While we are familiar with the “End of Days” cataclysmic meaning of the word from the Book of Revelation, the ancient Greek etymology is “reveal; unveiling; uncovering”. This puts the word in a more positive light. What is it, exactly, that comes to light in an apocalypse? Perhaps, apocalypse is good for you? I suppose the evangelists who look forward to the Rapture would agree.
(for an interesting spin on The Rapture, check out this interview with Tom Perrotta, author of “The Leftovers” in which he asks, what happens to those who are left behind?)
There has been a resurgence of interest lately in Pandemic Fiction.
Pornhub has reported 7 million searches in the last thirty days for Covid-19 Porn, which invites the moniker, “Pandemic Porn”.
The saying, “We find out who’s been swimming naked when the tide goes out”, is often attributed to Warren Buffet who uses the phrase to gauge financial stability when there’s a market crash or correction. This could be a type of ‘unmasking’ of those who heretofore were pretending to be in good financial shape.
Toby and I did a podcast on the word ‘apocalypse’ and came up with a bunch of related expressions relevant to the current coronavirus pandemic: ‘flattening the curve’, disaster magnet, ruin porn, etc.
“What doesn’t kill you makes you stronger” comes to mind.
An ‘unveiling’ is also the ceremonial dedication of a marker or headstone in front of a grieving family gathering for a deceased loved one.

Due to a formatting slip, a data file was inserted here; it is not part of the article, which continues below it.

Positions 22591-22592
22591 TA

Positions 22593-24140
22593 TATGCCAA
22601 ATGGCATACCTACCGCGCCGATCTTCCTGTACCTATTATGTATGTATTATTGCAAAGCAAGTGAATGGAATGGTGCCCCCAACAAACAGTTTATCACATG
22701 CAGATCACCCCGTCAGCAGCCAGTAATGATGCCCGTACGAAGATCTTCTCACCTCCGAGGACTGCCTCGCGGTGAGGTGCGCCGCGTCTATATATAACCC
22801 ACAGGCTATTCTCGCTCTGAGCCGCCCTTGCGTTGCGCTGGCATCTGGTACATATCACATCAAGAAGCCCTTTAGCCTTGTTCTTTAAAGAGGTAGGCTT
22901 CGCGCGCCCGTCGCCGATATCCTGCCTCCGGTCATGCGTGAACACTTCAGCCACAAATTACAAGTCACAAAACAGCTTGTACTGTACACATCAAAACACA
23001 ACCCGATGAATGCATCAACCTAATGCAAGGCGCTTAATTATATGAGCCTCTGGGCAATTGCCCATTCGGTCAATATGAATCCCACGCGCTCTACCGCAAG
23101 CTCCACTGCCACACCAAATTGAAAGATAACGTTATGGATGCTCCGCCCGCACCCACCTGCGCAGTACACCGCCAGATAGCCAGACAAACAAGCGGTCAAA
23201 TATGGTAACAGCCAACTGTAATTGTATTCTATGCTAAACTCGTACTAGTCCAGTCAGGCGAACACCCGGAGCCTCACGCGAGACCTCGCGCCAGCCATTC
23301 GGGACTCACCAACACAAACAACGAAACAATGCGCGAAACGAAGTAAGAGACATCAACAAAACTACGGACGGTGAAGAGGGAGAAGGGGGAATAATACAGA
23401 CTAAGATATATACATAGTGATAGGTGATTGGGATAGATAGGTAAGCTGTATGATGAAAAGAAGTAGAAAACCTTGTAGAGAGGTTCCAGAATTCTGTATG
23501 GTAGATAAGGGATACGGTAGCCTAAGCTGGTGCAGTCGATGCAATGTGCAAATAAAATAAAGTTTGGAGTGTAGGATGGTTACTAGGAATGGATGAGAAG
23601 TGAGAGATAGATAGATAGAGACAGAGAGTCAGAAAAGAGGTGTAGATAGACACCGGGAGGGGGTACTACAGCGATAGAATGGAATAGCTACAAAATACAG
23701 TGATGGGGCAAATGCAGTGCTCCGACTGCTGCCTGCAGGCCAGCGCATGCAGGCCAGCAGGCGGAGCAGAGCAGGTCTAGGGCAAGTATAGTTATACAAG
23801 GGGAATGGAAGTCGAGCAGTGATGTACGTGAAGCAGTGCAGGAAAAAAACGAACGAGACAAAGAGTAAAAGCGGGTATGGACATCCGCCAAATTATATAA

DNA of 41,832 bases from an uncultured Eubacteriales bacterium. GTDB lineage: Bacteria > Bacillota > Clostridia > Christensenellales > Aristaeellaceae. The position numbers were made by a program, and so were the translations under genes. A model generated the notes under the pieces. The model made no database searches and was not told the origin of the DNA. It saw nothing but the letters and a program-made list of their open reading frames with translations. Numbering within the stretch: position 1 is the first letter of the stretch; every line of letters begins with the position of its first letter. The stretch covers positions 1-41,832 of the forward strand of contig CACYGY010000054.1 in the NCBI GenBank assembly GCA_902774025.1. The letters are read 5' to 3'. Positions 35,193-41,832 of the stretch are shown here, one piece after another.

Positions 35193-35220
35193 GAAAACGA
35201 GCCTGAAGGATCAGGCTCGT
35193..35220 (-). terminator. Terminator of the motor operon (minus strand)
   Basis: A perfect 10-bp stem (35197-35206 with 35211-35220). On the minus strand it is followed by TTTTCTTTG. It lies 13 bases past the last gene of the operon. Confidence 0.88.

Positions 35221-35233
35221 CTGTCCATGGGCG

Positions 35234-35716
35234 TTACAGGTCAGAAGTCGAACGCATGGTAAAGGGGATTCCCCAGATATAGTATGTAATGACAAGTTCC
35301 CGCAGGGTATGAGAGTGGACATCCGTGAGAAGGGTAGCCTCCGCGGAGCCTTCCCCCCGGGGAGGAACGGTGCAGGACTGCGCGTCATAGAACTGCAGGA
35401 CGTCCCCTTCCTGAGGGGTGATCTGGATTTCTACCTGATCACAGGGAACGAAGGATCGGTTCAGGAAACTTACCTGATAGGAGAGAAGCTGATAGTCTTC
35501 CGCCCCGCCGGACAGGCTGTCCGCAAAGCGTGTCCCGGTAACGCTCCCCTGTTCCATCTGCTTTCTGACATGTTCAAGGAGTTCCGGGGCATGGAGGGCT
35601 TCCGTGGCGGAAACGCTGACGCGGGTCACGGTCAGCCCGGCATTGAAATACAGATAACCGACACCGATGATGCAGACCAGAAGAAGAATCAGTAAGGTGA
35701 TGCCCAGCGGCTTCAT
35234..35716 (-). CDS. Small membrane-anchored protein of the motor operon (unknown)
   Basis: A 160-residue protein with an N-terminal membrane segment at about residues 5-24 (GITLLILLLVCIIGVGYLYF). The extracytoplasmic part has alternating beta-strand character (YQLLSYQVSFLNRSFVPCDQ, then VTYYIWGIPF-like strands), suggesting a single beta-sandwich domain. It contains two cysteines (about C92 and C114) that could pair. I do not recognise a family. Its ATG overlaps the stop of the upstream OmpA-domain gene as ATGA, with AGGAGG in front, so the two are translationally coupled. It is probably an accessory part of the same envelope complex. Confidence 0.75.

Can there every be a ‘happy apocalypse’?
Love is often called a destructive force. In Elif Shafak’s, “Forty Rules of Love”, love is often referred to as a force that destroys you but can ultimately rebirth you into someone better.
Here’s an excerpt from the novel that isn’t about the power of love per se but an interesting meditation on death:
“…the silkworms destroy the silk they produce as they emerge from their cocoons. This is why the famers have to make a choice between the silk and the silkworm. More often than not, they kill the silkworm while it is inside the cocoon in order to pull the silk out intact. It takes the lives of hundred silkworms to produce one silk scarf.”
This excerpt makes me think about the current US pandemic predicament in which the president mused out loud that we would be better off letting a few million citizens die in order to save the beautiful economy because it would be for the greater good. How do you like that scarf, now?